#33 Pillars of the Earth, by Ken Follett
The Pillars of the Earth is a 973-page historical novel by Ken Follett first published in 1989 by the New American Library, a division of the Penguin Group. Divided into 6 manageable part that offers intense story lines backed up by a proper stage, The Pillars of the Earth keeps the reader wanting more. The novel is about the building of a cathedral in the fictional town of Kingsbridge, England. It is set in the middle of the 12th century, primarily during the Anarchy, between the time of the sinking of the White Ship and the murder of Thomas Becket. The book traces the development of Gothic architecture out of the preceding Romanesque architecture and the fortunes of the Kingsbridge priory against the backdrop of actual historical events of the time. Set during the reign of King Stephen and the Anarchy, the novel explores themes of intrigue and conspiracy using historical events to explore medieval architecture, civil war, secular/religious conflicts and shifting political loyalties.
The novel’s Kingsbridge is fictional and not Kingsbridge, Devon, or any other British town of the name. Its location is that of Marlborough, Wiltshire; Follett chose it as Winchester, Gloucester, and Salisbury can be reached within a few days on horseback. Kingsbridge Cathedral is based on the cathedrals of Wells and Salisbury.
In the 1999 Preface to The Pillars of the Earth, Follett informs readers that: “When I was a boy, all my family belonged to a Puritan religious group called the Plymouth Brethren. For us a church was a bare room with rows of chairs around a central table… So I grew up pretty much ignorant of Europe’s wealth of gorgeous church architecture.” But his passion for historical English cathedrals and the stories behind their erections drove him to write this masterpiece.
With his novel, Follett provides an intimate look into cathedral building in 12th century England, in his novel, The Pillars of the Earth. The story follows Prior Philip, a devout monk with a dream to build a great cathedral and his architect Tom along with the timeless struggle of good versus evil, ambition, lust and power. Follett does an amazing job of both presenting a realistic picture of the period and connecting the characters so closely, that the 2 threads are interwoven, instead of one outshining the other.
The imagery he portrays, even in the opening paragraph makes this novel one that is hard to put down:
“The small boys came early to the hanging. It was still dark when the first three or four of them sidled out of the hovels, quiet as cats in their felt boots. A thin layer of fresh snow covered the little town like a new coat of paint, and theirs were the first footprints to blemish its perfect surface.”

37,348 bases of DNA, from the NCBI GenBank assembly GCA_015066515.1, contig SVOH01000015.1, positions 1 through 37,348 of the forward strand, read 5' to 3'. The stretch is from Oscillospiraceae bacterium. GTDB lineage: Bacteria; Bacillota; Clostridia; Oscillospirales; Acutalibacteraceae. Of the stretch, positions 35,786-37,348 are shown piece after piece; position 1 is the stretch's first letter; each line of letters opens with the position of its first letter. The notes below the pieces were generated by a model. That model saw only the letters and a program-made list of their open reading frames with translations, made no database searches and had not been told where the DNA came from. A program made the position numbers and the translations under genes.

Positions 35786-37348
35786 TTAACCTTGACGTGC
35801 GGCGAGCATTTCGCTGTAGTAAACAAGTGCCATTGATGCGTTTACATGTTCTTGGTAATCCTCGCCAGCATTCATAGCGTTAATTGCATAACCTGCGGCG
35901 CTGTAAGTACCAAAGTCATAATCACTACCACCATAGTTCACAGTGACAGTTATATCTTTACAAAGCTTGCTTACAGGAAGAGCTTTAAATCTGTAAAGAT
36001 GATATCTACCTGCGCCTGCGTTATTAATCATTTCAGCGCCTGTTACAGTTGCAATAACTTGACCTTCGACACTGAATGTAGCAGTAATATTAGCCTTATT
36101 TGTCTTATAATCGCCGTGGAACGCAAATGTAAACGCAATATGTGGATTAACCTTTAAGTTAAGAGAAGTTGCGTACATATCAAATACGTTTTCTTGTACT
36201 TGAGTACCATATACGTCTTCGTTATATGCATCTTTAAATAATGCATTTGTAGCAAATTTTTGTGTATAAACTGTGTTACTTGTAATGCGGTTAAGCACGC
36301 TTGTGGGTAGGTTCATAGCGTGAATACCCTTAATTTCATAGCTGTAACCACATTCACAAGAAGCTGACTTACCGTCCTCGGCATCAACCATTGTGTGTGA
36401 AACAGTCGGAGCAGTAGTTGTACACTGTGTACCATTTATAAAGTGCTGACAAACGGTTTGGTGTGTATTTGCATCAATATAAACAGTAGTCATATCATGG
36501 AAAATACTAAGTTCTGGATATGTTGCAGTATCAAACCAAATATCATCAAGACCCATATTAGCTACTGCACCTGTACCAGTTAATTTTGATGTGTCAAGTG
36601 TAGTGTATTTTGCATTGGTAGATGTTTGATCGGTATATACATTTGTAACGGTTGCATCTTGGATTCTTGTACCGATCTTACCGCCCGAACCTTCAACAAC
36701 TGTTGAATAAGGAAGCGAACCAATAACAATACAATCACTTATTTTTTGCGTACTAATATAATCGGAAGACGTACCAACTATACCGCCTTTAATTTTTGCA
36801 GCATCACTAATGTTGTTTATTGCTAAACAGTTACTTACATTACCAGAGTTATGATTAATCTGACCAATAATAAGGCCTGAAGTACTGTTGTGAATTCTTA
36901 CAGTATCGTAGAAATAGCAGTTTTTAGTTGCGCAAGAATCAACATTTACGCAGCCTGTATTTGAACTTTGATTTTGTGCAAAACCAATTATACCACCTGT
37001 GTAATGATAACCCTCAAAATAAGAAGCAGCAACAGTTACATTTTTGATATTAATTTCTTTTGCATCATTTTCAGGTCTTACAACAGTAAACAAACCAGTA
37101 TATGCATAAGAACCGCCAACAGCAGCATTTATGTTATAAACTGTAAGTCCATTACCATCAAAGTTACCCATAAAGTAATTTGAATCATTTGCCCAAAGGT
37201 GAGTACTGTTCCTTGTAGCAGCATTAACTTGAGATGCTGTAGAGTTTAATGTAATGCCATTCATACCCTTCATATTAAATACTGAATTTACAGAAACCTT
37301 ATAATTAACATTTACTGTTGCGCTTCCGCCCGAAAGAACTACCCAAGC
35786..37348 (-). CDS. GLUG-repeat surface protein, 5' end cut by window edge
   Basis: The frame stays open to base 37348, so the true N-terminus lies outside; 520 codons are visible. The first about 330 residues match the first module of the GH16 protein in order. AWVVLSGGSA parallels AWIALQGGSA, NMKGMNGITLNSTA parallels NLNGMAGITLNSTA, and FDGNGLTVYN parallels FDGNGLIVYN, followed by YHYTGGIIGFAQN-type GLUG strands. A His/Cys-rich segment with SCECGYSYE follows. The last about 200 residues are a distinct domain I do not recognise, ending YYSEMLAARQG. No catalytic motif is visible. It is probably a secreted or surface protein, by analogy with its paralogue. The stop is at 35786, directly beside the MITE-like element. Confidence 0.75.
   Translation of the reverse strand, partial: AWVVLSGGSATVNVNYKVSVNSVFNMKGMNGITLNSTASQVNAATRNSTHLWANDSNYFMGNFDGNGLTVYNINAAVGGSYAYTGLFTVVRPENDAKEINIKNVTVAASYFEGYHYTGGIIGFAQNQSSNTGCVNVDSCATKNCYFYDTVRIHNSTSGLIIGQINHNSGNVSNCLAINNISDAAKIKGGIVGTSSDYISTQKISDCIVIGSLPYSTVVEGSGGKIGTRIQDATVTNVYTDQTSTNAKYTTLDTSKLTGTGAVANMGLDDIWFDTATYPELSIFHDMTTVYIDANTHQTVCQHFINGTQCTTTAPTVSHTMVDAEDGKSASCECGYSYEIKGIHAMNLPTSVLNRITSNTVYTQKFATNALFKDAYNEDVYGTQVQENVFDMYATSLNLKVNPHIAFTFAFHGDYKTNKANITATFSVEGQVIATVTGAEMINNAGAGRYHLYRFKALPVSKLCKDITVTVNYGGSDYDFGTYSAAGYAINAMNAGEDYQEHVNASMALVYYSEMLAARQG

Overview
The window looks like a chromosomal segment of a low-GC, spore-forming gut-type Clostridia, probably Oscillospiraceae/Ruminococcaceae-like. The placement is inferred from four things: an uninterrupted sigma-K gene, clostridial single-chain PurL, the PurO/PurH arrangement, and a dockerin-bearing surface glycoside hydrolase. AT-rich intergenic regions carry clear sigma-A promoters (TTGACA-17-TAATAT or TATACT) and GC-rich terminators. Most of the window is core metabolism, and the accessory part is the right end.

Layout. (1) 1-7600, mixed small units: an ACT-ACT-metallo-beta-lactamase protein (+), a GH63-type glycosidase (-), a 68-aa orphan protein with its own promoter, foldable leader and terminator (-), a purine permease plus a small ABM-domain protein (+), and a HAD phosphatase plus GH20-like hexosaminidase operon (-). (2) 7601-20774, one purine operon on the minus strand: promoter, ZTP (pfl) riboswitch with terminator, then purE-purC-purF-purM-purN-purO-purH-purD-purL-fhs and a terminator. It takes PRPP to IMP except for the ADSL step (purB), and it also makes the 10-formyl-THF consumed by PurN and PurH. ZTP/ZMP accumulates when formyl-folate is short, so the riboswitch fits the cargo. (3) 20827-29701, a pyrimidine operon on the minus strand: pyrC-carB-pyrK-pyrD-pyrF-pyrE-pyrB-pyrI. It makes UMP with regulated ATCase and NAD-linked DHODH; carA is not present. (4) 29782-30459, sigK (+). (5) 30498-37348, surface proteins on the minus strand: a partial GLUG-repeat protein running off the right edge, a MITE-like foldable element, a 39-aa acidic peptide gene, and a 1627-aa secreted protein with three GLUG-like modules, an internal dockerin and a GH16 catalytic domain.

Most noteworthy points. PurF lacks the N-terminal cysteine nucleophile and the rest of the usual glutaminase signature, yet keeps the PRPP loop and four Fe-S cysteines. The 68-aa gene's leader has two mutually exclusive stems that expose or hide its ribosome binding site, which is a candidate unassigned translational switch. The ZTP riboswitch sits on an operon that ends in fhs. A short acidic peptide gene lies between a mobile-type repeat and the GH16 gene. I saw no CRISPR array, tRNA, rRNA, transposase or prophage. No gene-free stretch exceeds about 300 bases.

Best known for his tautly suspenseful espionage thrillers, Ken Follett took a radical departure far into the past with this epic story of the construction of a cathedral. While there is a mystery here, the book focuses more on the lives of the various people who created the cathedral or were touched by those who did.
I didn’t know what to expect when I first opened this novel; now I believe it is far and away Follett’s best work. While it does not offer the high-level of suspense he so brilliantly maintains in his thrillers, there are still moments of breathless anticipation and heart-pounding fear. The characters are, as Follett’s characters usually are, sympathetic, flawed, ingenious, courageous, cowardly, poignant, and real. His depiction of medieval England is vivid; he weaves a tapestry of adventure, drama, romance and mystery so richly textured that the reader is almost unaware of the underlying themes of good and evil, spiritual trauma, human frailty, and hope.
One of the most enjoyable elements is the way Follett shares his love of cathedrals and his knowledge of how they were constructed in the Middle Ages through revealing human detail. We follow Tom as he plans out the structure, and see how it’s the kind of edifice that a builder lives to create. Later, Jack yearns to carve not merely the decorative geometric shapes he has been given to work on, but natural shapes and designs, and he eventually does carve a figure that strains and grimaces as it appears to hold up part of the church. It is these details that make the cathedral more real to us, just as the people become more real to us, as well. This book is a wonderful way to absorb history and enjoy a multilayered story in the process, but does not overwhelm the reader.